Palm Oil Futures Tumble 3.4 Percent

Palm oil futures tumbled as much as 3.4 per cent on the Malaysia Derivatives Exchange, extending last week’s 6.2 per cent slump, on concern production will increase in the second half.

Investors are awaiting June production, inventory and export data to be released by Malaysian Palm Oil Board on July 10. Stockpiles in Malaysia, the second largest producer, expanded for the first time in six months in May as output surged 8.5 per cent, the biggest on-month increase in a year.

“The market is focused on the production number coming in,” Alvin Tai, a plantation analyst at OSK Research Sdn Bhd, said by phone from Kuala Lumpur. “In the next couple of months, it will be quite a significant increase. That is the key factor weighing on the palm oil market.”

Palm oil for September delivery fell as much as 74 ringgit to 2,101 ringgit ($594) a metric ton. The contract traded at 2,130 ringgit at the 12:30 p.m. local time trading pause.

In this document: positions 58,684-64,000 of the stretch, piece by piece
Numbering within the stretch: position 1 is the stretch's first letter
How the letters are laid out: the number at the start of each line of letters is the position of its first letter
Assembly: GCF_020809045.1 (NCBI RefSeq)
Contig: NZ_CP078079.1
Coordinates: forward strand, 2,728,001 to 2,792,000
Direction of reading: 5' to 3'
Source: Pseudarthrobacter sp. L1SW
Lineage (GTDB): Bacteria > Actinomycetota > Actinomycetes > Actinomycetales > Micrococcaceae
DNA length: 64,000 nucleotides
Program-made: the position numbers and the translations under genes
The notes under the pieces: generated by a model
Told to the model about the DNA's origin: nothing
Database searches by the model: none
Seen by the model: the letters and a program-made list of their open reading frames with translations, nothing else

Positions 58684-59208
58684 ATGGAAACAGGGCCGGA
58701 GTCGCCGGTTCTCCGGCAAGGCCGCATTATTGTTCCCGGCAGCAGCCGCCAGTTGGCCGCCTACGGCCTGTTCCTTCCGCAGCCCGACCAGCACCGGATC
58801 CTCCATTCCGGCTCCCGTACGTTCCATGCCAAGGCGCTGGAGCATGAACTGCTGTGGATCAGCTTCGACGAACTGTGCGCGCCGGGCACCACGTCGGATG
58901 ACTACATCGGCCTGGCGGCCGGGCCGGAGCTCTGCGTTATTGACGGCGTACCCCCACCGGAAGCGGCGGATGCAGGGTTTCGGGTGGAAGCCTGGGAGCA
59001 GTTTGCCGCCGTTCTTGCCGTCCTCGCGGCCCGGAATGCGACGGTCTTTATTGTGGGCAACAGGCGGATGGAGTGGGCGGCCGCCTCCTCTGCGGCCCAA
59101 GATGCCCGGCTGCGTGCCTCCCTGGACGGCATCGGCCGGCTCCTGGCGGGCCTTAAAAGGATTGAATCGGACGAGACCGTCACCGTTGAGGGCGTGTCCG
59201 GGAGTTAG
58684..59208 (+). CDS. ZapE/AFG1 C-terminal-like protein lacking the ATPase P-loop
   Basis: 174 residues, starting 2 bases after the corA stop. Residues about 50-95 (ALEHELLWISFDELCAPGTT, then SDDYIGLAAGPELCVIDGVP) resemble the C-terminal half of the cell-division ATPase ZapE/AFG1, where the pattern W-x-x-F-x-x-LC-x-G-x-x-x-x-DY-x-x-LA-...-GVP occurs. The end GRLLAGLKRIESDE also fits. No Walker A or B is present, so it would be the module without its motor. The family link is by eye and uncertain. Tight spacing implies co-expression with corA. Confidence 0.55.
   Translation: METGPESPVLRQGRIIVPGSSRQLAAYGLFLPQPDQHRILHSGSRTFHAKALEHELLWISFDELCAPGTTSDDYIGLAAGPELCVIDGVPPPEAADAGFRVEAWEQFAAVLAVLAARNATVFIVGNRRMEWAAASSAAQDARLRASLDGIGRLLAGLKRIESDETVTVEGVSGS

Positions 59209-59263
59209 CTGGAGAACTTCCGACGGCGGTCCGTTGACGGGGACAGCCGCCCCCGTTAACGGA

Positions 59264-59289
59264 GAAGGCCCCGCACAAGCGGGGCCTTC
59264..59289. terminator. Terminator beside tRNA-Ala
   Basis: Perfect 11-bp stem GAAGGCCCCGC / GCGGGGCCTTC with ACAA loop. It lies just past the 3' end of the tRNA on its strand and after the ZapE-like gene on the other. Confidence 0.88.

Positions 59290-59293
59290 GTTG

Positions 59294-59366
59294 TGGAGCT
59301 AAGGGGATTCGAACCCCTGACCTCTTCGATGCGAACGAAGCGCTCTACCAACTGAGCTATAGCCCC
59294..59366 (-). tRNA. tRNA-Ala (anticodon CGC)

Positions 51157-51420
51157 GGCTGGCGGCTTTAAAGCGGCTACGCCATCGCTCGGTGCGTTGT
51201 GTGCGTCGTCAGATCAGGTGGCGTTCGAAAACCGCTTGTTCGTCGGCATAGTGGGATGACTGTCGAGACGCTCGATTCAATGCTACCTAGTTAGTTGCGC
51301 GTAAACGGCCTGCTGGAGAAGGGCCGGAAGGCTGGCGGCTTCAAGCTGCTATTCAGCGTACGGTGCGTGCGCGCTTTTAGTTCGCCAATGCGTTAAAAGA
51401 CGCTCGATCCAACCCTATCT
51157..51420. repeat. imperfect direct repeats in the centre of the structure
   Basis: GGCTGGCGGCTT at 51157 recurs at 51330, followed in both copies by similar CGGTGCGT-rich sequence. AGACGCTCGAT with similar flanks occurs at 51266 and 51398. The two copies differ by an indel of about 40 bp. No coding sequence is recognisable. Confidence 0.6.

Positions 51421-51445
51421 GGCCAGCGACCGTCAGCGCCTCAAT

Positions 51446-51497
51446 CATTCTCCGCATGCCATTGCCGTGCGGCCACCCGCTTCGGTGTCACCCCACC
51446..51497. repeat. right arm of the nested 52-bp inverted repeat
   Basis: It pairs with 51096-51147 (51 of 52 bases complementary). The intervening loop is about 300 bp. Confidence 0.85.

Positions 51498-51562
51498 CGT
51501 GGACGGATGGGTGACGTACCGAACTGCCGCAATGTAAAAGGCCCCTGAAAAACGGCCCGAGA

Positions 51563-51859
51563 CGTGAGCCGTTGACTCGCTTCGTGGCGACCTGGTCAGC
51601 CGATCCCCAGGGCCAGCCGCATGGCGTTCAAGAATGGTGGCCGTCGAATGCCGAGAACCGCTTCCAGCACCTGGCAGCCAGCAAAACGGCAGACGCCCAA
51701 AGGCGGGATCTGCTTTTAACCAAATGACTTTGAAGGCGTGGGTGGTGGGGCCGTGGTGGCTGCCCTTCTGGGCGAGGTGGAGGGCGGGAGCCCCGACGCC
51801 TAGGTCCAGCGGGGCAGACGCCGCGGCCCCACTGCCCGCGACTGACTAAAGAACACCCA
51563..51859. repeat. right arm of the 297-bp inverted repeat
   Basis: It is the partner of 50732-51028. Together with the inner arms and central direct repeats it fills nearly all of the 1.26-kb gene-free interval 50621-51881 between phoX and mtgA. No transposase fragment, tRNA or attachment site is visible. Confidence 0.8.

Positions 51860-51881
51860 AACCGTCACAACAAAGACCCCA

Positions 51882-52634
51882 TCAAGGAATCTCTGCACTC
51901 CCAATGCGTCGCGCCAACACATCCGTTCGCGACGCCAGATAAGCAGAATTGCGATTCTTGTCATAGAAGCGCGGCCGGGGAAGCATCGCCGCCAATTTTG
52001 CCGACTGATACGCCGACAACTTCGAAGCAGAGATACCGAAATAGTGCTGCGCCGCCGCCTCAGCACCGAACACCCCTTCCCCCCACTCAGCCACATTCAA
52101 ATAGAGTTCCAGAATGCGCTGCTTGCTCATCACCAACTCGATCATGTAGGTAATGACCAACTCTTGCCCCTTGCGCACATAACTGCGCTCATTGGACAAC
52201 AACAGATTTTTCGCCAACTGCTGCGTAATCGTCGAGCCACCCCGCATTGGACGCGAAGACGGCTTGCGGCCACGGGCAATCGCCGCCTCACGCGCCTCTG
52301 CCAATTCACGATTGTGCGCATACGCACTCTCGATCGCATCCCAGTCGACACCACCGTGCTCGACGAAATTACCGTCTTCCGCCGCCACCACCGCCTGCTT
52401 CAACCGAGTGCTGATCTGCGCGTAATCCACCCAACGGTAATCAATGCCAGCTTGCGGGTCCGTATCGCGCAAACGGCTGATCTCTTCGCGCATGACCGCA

Indonesia, the largest producer, doesn’t issue monthly data. Indonesian producers “can already tell what their production will be like in September and October,” Tai said. “Whatever they need to sell, they will just sell. Indonesia doesn’t bother keeping inventory. It means Malaysia’s exports will be affected.”

Malaysia’s exports gained 2.3 per cent in May, according to the Palm Oil Board. Preliminary data from independent surveyors shows June exports were little changed. Exports dropped to 1,227,663 tons from 1,227,894 tons in May, according to Societe Generale de Surveillance. Intertek estimates June exports gained 1.6 percent to 1,230,741 tons, from 1,211,716 tons in May.

Tracking Crude

Palm oil also tracked a decline in prices of other commodities, including crude oil.

Crude oil in New York dropped as much as 3.1 per cent to US$64.65 a barrel in Asian trading, and was last at US$65.34 at 12:32 pm in Singapore. Eighteen of 37 analysts surveyed by Bloomberg News, or 49 per cent, said oil futures will decline through July 10.

“If crude oil pulls back, palm oil pulls back even more,” as demand for the vegetable oil as a bio-diesel eases, Tai added. — Bloomberg Source : Business Times


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